• Most will see an increase in light sleep. But rest assured: while it’s called “light sleep,” it still delivers benefits for your brain and body. Learn more about light sleep.
  • If you have a higher HRV, you may see a decrease in awake time and deep sleep, and an increase in REM sleep.
  • People with lower HRV may see a decrease in REM sleep, as well as an increase in awake time.

RELATED: What Is the Average HRV?

Looking Forward

It’s important to acknowledge that the science of sleep evolves with time — and so does the science behind Oura. “Our goal is to deliver the most accurate metrics and insights possible with the science and technology available today,” Patel says. “As science and technology evolve, we will continue evolving with it to push the boundaries of what is possible with Oura.”

“We are proud to be a science-led company and will continue investing in research and development efforts to bring the most advanced health-sensing capabilities to Oura members,” says Patel.

About the Oura Experts

Shyamal Patel, PhD, is the Head of Science at Oura where he leads an interdisciplinary organization focused on research and development of algorithms that translate sensor data into accurate measures of health and wellbeing. Shyamal has a PhD in electrical engineering with a specialization in signal processing and applied machine learning from Northeastern University. He completed his post-doctoral research at Harvard University and lives in Boston.

Gerald Pho, PhD, is a Senior Machine Learning Data Scientist at Oura. He has a PhD in Neuroscience, and since joining Oura has contributed to the development and deployment of several algorithms including the new sleep staging algorithm, Workout Heart Rate, and Health Risk Management.

Raphael Vallat, PhD, is a Senior Machine Learning Data Scientist at Oura. He previously worked as a sleep researcher in the Center for Human Sleep Science at the University of California Berkeley (Prof. Matt Walker‘s lab). He has published extensively on the topic of sleep and human health, and his work has been featured in several major news media and podcasts.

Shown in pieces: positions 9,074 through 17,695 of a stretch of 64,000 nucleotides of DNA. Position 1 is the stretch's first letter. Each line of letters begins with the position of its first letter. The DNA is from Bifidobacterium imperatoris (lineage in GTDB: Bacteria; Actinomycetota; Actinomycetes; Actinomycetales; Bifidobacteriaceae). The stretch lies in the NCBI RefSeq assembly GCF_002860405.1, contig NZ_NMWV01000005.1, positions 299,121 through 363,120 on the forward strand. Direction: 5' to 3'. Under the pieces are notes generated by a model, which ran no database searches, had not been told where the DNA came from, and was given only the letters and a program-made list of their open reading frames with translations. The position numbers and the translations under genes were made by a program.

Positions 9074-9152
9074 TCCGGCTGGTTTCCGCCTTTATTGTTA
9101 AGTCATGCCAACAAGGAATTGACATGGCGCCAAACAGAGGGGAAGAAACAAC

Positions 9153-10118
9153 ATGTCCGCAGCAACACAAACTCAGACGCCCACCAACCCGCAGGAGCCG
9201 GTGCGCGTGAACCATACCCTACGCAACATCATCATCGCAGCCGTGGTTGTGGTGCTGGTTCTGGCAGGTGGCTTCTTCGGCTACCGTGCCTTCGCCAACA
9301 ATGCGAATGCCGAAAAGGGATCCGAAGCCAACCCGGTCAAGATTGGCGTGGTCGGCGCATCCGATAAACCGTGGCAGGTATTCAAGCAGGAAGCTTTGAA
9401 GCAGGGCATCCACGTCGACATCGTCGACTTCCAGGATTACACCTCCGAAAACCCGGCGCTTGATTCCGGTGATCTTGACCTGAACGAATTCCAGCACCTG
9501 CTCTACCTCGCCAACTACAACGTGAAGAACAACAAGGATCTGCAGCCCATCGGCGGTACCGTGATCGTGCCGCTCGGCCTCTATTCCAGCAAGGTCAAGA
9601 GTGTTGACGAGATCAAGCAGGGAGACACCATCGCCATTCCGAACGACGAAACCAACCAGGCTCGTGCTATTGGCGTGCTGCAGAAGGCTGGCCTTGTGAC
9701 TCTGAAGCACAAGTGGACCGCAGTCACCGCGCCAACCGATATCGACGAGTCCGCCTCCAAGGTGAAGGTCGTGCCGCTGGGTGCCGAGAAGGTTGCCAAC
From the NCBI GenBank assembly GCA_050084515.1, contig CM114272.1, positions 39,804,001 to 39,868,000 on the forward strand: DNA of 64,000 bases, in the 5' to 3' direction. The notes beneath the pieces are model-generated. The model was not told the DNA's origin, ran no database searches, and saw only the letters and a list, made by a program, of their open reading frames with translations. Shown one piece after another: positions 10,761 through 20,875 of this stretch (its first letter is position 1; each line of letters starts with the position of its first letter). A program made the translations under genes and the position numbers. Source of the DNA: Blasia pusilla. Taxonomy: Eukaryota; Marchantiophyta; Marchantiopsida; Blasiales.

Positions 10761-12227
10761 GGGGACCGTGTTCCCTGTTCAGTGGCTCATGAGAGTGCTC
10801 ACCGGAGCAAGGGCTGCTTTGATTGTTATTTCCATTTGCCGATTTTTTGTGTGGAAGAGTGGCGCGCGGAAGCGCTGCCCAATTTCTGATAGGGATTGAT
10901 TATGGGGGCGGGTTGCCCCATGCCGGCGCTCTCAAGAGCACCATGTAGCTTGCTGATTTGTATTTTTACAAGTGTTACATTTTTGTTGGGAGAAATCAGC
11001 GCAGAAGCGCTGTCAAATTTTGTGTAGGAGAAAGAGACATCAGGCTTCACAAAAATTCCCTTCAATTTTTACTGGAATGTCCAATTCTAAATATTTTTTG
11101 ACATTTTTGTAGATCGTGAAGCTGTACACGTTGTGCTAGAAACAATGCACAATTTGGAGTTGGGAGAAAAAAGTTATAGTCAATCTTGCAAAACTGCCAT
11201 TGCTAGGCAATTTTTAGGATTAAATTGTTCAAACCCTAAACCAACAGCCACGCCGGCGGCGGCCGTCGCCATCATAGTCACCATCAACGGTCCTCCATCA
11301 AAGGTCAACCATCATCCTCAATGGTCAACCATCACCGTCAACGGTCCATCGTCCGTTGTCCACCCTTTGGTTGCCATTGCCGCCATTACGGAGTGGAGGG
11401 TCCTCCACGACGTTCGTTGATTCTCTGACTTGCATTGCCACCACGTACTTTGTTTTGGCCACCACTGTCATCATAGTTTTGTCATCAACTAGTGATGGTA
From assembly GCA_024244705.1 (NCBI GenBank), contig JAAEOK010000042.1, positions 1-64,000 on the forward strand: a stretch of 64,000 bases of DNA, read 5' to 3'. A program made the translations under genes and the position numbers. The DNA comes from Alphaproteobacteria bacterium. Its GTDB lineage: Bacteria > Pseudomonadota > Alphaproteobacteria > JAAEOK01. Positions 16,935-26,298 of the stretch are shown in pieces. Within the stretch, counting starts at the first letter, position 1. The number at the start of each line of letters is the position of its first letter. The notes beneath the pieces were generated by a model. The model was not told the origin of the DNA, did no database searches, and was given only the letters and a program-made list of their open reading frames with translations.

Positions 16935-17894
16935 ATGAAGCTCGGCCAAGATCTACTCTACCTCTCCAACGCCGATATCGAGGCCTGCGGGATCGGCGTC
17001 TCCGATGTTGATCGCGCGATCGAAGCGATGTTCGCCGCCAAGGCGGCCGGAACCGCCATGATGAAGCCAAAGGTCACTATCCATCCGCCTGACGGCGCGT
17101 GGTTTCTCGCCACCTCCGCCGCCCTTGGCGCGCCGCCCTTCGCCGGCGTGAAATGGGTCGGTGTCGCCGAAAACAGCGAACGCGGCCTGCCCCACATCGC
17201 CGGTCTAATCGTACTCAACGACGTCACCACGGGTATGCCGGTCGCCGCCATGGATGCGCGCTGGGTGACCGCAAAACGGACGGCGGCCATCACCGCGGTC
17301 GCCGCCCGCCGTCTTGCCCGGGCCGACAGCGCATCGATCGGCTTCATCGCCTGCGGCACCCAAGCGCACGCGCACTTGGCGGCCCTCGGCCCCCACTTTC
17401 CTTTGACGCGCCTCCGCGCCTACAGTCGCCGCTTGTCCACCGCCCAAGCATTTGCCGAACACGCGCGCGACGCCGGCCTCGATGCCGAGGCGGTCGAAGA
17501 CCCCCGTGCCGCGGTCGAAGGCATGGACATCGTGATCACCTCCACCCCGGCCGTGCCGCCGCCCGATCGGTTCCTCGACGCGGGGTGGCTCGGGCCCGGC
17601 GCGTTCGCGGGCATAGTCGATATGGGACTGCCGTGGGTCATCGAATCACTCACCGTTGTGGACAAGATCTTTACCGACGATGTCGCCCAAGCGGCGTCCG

Xi Zhang, PhD, is the Head of Health Sensing at Oura. He supports a global team of scientists to research and develop algorithms for multiple health applications. Dr. Zhang received his PhD from the University of Michigan and built the world’s first non-invasive thrombolysis robot. He worked at Fitbit first and then Apple after graduate school. At Fitbit, he led an internal startup and also delivered a few key heart health-related features, such as the 24/7 heart rate monitoring and the atrial fibrillation detection (FDA-approved). He is also serving on the editorial board of Ultrasound in Medicine and Biology journal focusing on the ML/AI applications.


What is the Relationship Between Heart Rate and Respiratory Rate?

  • our heart rate and respiratory rate have a bidirectional relationship, meaning: When you breathe in, your heart rate increases, and when you breathe out, your heart rate slows down.
  • Various factors can impact your heart rate and breathing rate, including your age and gender, fitness level, environmental factors, illness, and medical conditions.
  • You can use Oura to accurately monitor your heart rate and respiratory rate to spot changes from your normal levels that could indicate a change in your health.

While numerous factors contribute to your overall well-being, two fundamental components include the health of your heart, as well as your respiratory rate.

One metric that provides insight into the health of your heart is your heart rate, or the number of times the heart beats per minute. This measures the rate at which blood is circulated throughout the body.